June 24, 2017

What is “core” training?

In a recent feedback survey for our Boot Campers the number one thing that people wanted to do more of was “core work”. It was my fault as I listed it as one of the options without really ever explaining what “core” was. DH before and after website

So in the wider world Core gets used to describe the abdominal area , people think of sit ups , six packs and flat stomachs.

This is where things get confusing…… to start with you could do sit ups all day long every day but unless you have a low enough body fat % you wont see the toned abdominals below. In fact we NEVER do sit ups in Boot Camp. Why? With me being a sports therapist as well as a PT I have studied Stuart McGills work and he has proven to me beyond reasonable doubt that Sit ups , crunches…. whatever you want to call them put you at an extremely high risk of injury. The pressure that goes through the disc when doing them can often exceed 2000 psi , that coupled with the fact that people seem obsessed with doing 100s at a time means that you are creating repeated stress in your lower back in a classic injury movement.

Does everyone that includes sit ups get injured? No, of course not but I work on a risk and reward basis and there is no benefit to your average person training for health doing sit ups yet their is a significant increase in risk. Sure if I was training a thai boxer or athlete that required abdominal flexion for their sport we would probably chuck some in but not for your average recreational exerciser.

So what is core training and what do I program in Boot Camp?

1. Stability

As it would suggest you hold a static position for a challenging amount of time, Plank, Hip Bridges and Bird Dog are the ones that immediately spring to mind.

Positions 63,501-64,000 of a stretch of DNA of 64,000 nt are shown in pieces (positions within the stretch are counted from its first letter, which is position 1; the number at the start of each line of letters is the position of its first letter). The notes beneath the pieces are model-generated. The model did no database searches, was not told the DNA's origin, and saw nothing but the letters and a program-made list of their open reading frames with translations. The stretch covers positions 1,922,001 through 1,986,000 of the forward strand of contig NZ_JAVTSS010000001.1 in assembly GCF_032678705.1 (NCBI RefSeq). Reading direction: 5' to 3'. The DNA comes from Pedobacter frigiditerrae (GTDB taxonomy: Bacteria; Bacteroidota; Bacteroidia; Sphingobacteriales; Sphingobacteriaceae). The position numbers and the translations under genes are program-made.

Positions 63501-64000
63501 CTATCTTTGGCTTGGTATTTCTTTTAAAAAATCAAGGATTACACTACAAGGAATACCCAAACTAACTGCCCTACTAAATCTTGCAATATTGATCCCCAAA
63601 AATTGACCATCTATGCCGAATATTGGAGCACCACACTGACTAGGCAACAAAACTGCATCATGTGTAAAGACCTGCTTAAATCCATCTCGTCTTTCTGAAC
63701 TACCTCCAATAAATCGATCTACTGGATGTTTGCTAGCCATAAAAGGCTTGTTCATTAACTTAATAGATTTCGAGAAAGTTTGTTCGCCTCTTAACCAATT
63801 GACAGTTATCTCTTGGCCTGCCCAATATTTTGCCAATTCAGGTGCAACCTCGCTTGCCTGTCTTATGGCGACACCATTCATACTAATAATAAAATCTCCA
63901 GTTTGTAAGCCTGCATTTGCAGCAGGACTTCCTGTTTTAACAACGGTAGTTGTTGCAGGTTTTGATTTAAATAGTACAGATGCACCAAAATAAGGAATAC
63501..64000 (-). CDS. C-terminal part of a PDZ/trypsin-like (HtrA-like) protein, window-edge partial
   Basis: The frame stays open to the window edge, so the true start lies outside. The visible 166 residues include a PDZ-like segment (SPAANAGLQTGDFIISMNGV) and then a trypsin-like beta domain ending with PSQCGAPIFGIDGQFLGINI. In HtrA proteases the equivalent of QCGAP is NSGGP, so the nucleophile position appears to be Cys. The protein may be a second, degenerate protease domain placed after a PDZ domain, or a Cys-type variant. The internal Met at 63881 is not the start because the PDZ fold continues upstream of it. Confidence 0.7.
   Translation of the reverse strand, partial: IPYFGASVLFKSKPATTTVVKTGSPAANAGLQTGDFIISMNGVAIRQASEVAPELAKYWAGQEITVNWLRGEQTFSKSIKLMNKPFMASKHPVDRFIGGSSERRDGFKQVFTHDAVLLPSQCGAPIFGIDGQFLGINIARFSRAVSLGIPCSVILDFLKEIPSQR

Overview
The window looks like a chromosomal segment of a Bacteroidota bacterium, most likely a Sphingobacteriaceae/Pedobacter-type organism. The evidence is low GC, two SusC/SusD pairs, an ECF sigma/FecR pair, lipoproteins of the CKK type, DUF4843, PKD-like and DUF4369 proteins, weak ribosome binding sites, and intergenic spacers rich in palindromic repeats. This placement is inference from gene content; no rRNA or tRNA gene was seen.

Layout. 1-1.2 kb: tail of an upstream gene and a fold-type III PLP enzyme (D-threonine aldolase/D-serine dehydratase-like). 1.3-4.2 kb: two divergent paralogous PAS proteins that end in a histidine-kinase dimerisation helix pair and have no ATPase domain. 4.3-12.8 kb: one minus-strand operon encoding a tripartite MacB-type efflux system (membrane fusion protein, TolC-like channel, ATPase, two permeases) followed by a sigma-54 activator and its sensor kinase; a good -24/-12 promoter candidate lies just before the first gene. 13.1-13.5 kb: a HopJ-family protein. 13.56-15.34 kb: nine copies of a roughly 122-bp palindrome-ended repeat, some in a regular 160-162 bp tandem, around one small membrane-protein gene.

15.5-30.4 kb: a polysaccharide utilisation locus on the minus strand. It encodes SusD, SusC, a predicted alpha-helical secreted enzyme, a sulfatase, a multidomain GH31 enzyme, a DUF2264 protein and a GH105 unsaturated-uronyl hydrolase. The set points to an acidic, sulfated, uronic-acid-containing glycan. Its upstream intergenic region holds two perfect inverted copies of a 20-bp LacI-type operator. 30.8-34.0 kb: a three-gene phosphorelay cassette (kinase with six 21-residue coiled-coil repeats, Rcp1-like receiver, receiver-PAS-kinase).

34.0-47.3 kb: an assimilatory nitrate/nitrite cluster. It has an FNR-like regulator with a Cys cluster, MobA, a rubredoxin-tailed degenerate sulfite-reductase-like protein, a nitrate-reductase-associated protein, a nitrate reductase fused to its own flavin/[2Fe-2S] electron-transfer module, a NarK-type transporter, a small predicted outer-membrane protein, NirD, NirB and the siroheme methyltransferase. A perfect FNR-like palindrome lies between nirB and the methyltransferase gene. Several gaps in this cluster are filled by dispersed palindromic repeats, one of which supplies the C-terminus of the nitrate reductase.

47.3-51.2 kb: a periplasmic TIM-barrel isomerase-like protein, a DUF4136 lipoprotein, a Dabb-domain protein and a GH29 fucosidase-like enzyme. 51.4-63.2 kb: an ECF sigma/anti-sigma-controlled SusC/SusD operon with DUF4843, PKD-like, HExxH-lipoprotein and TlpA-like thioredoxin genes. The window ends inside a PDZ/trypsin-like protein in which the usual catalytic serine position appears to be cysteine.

2. Dynamic Stability

In these exercises you will hold a stable position whilst moving your arms or legs . Examples are mountain climbers, renegade row, leg walk outs, elbow to knees, spidermans, dead bugs.

3. Strength

It always annoys me if I train in a big gym and I hear a PT tell a client that they are about to do core stability work and then bust out the ab cradle for some sit ups. (never EVER use an ab cradle) Sit ups are core strength not stability.  Strength exercise would be things like the McGill curl up, Turkish get ups.

Of course I have only looked here at what would be considered core specific exercises, look at a squat your core muscles work hard to maintain a straight posture, add a weight to that same squat and the core muscles work double time. Y Lunges would be the same and of course the clean and press.

To summarise, training your core muscles is important, not for a flat stomach but for injury prevention and because its an important link in the chain of how your body works.

BUT

If its a flat stomach you desire then a focus on good nutrition and big muscle group exercises for maximum calorie expenditure is much more important.

Hope this helps.

Mark

P.S. Check out Daves 8 week PT before and after pictures and have a guess how much and what core work we did in that 8 weeks of 2 x 45 minute sessions per week!

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